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Posts tagged ‘translation’

Mourning Gabo

April is really the cruelest month.

We mourned the best of our writers this April. On the 17th day of it, Gabo left this world forever, leaving us forlorn, heart-broken.

Yes, it’s Marquez indeed that I talk about, and I do not refer to those mourners across the global literary podiums. This grief is from the hearts and literary sensibilities of the tens of thousands of Marquez readers in Kerala, the coconutland, that tiny geographical strip at the southern tip of the Indian peninsula. Yes, the same place which produced the first ever democratically elected communist government in the world, fully literate, with excellent development indices, and which exports about ninety percent of its manpower to geographies across the globe.

If you didn’t know it, Gabo was actually an NRK, or non-resident Keralite, and he, in fact, introduced YOU to OUR style of writing. You know it as magical realism, a technique which was prevalent in Malayalam literature, much much before you read Gabo’s works in Spanish. Our resident ace wordsmith, the late O V Vijayan, built his legendary world of ‘Khasak’ (Legends of Khasak) about the same time Gabo created Macondo in Spanish.

That’s right, we heard you; very few of us read Spanish, so when Gabo’s words took the world by fire, Malayalam was the very first language in the world which received his translations, of course after the English version of the book in 1970. He was one of us, so much one of us, that they even said that ‘Marquez is ‘the best known Keralite writer in Latin America’ and the ‘first Malayalam author who has won the Nobel.

Look, he just happened to live elsewhere and speak a different tongue.  But we gave him what he so deserved back home, a cult status. We named our children Marquez or Markose as we spell it here, we christened our homes, eateries and even a magazine after Macondo. We gobbled up whatever he wrote, and the generation of writers that grew up after Gabo penned his first book really believed in magical realism. When he first fell ill, we held prayer meetings on streets, and sent over a get-well card through a messenger, right to Mexico City, yes, with a lovely bouquet of flowers.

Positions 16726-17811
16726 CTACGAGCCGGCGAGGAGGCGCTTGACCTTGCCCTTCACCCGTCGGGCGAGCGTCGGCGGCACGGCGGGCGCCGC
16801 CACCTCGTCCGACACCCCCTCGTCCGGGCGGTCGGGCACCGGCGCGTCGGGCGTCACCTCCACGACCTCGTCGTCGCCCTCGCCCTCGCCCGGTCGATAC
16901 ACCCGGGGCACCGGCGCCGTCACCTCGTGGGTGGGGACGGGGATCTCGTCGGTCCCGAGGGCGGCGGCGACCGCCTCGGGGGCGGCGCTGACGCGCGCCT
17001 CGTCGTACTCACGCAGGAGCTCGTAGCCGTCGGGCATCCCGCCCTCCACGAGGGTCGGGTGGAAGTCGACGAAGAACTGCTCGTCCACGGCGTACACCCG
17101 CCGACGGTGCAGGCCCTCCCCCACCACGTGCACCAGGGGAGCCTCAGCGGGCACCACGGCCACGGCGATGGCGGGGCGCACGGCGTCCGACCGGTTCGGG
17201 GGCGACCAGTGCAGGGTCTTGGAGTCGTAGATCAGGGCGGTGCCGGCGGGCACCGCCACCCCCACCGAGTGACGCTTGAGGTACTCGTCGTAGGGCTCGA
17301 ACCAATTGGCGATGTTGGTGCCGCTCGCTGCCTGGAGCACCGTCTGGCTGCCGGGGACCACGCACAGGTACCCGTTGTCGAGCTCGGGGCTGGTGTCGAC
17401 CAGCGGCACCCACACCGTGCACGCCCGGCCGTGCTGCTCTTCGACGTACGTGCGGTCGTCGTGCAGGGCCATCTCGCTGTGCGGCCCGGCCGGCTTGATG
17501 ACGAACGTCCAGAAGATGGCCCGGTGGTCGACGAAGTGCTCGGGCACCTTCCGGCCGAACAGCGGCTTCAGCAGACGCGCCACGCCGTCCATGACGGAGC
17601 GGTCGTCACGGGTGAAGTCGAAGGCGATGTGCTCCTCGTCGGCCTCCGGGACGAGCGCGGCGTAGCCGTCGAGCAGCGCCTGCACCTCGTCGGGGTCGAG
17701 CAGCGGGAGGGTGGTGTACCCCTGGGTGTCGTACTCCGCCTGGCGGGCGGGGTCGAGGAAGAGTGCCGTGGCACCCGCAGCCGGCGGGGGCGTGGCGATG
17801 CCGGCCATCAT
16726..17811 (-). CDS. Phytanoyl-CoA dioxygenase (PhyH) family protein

Yes, it also mattered to us that Che Guevara and Castro were his soul mates; in fact, we have an entire garment business running on these two guys.

At the annual film fests (yes, we are renowned for that too), we pulled down doors to the cinema halls, when they screened films made from Gabo’s works. We saw one of these just last year, ‘No One Writes to the Colonel’. We discussed Gabo’s words threadbare when his biography came out and wrote dissertations on them like no other people in the world.

Yes, we have loved our Victor Hugo, Kafka, Sartre, Camus and the entire range of Russian Masters. But there has been nobody like you Gabo. And there will never be.


The Creature Comforts of An Upendranath Ashk Tale

Photo by Mimosa Shah

Photo by Mimosa Shah

There is something about winter on the subcontinent that feels a pittance to those of us living far beyond in the relative “tundra” of North America and Europe come December. In Upendranath Ashk’s Lucknow of the 1960s, it’s an urgent chill, a need evoked by multiple layers, face masks, gloves, and mufflers galore, a cold that could – if provoked – become the death of you. Scholar, artist, and writer Daisy Rockwell conjures all of these feelings in her translation of celebrated Hindi writer Ashk’s short story “Topiyan Aur Doctor” (Hats and Doctors”). Here is Mr. Goyal, a local representative for a newspaper in Lucknow, deep in his sartorial underpinnings and perhaps a middle-aged malaise:

And now that he had passed his fortieth year, he was beginning to wrap a scarf around his neck as well, just below his hat. If he felt a cold breeze on his ears when he was driving his motorcycle, his nose started dripping. He had to stop the motorcycle, wrap the scarf that was around his neck over his head and ears, tie it under his chin, put his hat back on and continue on his way.

Mr. Goyal attempts to lead a hatless life with less-than-satisfactory results, a circumstance that leads him to various homeopaths and their shabby waiting rooms. Using a tone that hovers between sarcastic and bemused, Ashk immerses the reader into a world steeped in hierarchy, customs, and costumes. Hats and Doctors, a translated  collection of Upendranath Ashk short stories, appeared in March 2013. This eponymous story was first published in the January 2013 edition of Caravan, which you can continue reading here.